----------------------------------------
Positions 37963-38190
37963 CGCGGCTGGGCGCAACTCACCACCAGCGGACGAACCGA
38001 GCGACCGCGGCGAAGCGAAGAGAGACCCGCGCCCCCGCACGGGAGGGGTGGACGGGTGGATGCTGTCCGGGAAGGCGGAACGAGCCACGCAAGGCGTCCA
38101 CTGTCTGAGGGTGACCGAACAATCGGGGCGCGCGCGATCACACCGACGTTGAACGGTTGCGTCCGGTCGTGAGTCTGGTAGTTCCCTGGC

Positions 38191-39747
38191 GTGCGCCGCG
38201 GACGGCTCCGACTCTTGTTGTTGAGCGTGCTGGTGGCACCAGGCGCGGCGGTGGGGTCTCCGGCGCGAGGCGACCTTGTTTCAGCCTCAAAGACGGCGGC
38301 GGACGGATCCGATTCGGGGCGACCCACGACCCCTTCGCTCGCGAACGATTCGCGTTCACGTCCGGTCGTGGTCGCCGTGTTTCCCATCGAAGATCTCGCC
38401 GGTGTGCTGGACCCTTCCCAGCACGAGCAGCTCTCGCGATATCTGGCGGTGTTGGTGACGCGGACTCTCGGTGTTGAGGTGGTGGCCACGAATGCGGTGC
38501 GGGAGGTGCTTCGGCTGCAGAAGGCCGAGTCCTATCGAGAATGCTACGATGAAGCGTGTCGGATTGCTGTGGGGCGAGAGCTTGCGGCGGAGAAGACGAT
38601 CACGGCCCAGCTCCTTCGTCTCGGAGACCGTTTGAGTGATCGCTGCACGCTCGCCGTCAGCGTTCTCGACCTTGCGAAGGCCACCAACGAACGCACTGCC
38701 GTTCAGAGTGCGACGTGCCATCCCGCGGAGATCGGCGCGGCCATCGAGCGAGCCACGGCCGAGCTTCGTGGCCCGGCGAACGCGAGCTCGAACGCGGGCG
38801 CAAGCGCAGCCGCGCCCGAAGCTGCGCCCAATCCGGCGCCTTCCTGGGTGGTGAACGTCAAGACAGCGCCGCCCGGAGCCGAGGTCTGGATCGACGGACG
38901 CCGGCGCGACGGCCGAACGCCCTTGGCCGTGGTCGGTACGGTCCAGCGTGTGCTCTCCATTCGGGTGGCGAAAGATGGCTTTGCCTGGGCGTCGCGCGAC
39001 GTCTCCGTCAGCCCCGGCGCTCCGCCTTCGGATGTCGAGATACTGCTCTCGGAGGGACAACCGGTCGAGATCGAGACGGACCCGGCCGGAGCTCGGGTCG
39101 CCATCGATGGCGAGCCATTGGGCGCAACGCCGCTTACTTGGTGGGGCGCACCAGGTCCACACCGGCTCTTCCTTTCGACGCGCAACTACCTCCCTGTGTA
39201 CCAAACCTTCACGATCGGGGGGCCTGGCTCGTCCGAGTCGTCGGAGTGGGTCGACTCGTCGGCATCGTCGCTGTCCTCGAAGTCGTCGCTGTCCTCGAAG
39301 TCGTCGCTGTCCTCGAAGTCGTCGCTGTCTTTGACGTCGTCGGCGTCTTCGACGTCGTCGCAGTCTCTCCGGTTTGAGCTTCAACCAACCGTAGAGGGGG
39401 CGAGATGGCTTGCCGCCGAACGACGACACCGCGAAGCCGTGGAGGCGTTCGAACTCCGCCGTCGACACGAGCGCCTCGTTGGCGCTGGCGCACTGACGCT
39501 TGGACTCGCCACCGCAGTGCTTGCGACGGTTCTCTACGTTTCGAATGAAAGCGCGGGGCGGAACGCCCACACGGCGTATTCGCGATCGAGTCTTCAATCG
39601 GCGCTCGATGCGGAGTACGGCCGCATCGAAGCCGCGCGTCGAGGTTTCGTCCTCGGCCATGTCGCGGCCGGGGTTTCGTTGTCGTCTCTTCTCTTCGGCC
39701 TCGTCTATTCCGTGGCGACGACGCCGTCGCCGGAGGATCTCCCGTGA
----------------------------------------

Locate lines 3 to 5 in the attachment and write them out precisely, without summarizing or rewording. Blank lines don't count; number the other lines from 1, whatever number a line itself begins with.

38001 GCGACCGCGGCGAAGCGAAGAGAGACCCGCGCCCCCGCACGGGAGGGGTGGACGGGTGGATGCTGTCCGGGAAGGCGGAACGAGCCACGCAAGGCGTCCA
38101 CTGTCTGAGGGTGACCGAACAATCGGGGCGCGCGCGATCACACCGACGTTGAACGGTTGCGTCCGGTCGTGAGTCTGGTAGTTCCCTGGC

Positions 38191-39747